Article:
It should have been the moment for Mr. Biden to shine: A former chairman of the Senate Foreign Relations Committee, he was among the most experienced in the Obama Situation Room during debates over increasing troop levels in Afghanistan and secretly carrying out cyberattacks on Iran’s nuclear facilities.
He had a moment to look decisive, especially in contrast to Senator Bernie Sanders of Vermont, who was the most vociferous about extracting the United States from what he called “endless wars.” Again, it echoed a phrase that Mr. Trump has often used — or at least did until his decision to kill General Suleimani all but assured a greater American troop presence in the Middle East for years to come.
Mr. Biden was clearly the one with the best grasp of the global situation, but he seemed unsteady at moments, even when describing events in which he was deeply involved. He argued that he was the one who “led the effort” against “surging tens of thousands of troops into Afghanistan,” without noting that Mr. Obama ignored his advice and ordered a surge anyway. On Iraq, he claimed he was the one who engineered the withdrawal of 156,000 troops from Iraq without noting that it was Mr. Bush, just before leaving office, who ordered a troop withdrawal.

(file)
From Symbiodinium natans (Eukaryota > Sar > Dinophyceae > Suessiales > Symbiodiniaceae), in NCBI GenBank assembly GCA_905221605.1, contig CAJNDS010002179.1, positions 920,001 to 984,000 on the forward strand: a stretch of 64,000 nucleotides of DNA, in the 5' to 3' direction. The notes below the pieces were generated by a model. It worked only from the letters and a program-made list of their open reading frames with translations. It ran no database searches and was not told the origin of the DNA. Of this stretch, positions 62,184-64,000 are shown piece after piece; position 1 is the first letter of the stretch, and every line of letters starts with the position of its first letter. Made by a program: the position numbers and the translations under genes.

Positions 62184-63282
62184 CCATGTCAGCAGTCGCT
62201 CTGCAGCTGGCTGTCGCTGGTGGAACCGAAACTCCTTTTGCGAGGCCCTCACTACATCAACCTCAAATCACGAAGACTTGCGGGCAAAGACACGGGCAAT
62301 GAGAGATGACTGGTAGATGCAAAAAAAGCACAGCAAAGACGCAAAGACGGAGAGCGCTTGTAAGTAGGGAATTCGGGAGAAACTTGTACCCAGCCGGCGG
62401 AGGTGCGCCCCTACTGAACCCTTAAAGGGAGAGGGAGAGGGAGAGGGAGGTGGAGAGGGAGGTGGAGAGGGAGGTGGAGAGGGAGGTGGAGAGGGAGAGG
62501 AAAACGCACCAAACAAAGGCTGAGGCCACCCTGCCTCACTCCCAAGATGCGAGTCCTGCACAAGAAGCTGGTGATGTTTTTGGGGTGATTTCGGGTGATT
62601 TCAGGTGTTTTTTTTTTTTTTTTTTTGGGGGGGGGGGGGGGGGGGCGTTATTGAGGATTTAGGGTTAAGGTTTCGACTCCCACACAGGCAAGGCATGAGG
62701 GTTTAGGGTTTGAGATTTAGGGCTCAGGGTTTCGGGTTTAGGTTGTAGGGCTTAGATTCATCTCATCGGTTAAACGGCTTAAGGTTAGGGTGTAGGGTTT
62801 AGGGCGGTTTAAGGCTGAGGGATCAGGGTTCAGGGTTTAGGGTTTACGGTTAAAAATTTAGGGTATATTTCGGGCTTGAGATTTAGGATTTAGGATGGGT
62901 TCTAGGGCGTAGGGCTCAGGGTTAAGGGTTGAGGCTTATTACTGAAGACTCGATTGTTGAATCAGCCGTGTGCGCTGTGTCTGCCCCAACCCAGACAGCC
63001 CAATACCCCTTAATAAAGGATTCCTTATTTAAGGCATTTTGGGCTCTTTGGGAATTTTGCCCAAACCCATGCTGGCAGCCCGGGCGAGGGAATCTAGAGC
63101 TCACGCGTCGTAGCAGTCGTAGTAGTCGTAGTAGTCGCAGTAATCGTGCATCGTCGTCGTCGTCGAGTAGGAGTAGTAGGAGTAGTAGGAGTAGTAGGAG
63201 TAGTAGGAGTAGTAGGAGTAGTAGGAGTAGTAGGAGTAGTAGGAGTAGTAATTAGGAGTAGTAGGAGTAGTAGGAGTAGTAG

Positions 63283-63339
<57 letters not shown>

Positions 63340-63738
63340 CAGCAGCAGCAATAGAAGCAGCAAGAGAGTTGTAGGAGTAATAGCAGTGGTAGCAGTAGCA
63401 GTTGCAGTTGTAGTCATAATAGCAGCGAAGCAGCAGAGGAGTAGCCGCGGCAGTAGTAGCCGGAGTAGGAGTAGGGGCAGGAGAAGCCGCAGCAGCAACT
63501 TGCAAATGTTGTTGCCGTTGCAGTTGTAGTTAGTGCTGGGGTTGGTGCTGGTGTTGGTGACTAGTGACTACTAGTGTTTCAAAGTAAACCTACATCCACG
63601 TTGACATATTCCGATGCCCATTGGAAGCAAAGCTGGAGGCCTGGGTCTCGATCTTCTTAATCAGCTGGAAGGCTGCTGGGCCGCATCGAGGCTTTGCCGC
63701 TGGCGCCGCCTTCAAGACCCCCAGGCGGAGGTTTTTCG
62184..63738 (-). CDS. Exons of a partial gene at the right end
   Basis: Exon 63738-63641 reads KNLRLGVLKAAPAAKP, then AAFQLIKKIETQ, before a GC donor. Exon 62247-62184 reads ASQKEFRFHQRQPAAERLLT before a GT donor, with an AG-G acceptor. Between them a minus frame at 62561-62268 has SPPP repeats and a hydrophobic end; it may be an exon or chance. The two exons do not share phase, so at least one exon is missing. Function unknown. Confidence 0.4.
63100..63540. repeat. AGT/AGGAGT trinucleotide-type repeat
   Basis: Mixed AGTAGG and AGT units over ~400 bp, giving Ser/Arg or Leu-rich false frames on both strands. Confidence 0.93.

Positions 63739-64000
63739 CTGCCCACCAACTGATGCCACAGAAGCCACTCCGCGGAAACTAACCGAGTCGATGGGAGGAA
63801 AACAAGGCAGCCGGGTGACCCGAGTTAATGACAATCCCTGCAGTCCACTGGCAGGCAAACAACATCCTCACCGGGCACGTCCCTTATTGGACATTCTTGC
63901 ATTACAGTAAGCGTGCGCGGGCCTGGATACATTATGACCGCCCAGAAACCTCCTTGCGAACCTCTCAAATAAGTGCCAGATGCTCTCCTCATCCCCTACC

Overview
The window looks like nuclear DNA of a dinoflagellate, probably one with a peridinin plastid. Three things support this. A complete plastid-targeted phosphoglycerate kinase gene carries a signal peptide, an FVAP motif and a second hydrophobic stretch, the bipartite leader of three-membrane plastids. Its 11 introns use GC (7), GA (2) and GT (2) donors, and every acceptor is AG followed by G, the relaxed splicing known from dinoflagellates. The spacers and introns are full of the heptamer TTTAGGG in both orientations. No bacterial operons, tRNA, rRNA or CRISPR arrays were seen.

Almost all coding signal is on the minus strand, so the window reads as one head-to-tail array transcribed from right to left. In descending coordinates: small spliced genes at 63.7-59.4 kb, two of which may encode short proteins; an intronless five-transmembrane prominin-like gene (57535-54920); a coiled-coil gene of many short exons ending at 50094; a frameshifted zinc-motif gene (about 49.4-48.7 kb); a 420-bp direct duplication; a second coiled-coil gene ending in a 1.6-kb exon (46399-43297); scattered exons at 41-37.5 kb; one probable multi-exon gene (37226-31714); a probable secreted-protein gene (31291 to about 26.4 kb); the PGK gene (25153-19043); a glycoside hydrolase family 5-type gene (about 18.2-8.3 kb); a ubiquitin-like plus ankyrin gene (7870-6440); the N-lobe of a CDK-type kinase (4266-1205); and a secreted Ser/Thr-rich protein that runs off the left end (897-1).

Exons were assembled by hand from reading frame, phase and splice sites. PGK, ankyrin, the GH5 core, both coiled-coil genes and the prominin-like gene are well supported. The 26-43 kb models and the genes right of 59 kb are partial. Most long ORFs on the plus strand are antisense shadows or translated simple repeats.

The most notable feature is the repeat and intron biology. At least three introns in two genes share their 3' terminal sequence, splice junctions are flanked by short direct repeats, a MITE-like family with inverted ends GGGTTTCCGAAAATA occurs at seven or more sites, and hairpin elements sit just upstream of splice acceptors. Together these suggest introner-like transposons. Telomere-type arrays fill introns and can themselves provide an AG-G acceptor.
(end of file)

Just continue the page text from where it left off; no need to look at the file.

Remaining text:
But it was on North Korea — a nation that, unlike Iran, is already believed to have nuclear weapons, with American intelligence agencies putting the number at 30 to 60 — that the candidates seemed softer. Curiously, none vowed that the North would have to give up its weapons, a statement that just a decade ago was a staple of any foreign policy discussion by leading presidential candidates, even if it seemed like a pipe dream.
Instead, the candidates seemed to silently acknowledge that disarming the North was all but a lost cause. Instead, they focused on negotiating tactics, without ever quite saying what the goal would be. Mr. Biden vowed he wouldn’t meet Kim Jong-un, the North Korean leader, “without any preconditions,” but never described what those might be.
What was most striking about the discussion was that the candidates talked about the use of diplomacy and military coercion as if they were alternatives, rather than mutually reinforcing tactics to accomplish a strategic end.
Such concepts can seem too abstract amid the bumper-slogan imperatives of a presidential debate. But it left the candidates seeming to revert to caricatures of themselves: Mr. Sanders and Ms. Warren trying to outdo each other on the speed with which they would withdraw troops and Mr. Biden and Mr. Buttigieg carefully leaving themselves room to keep modest amounts of American power in the region.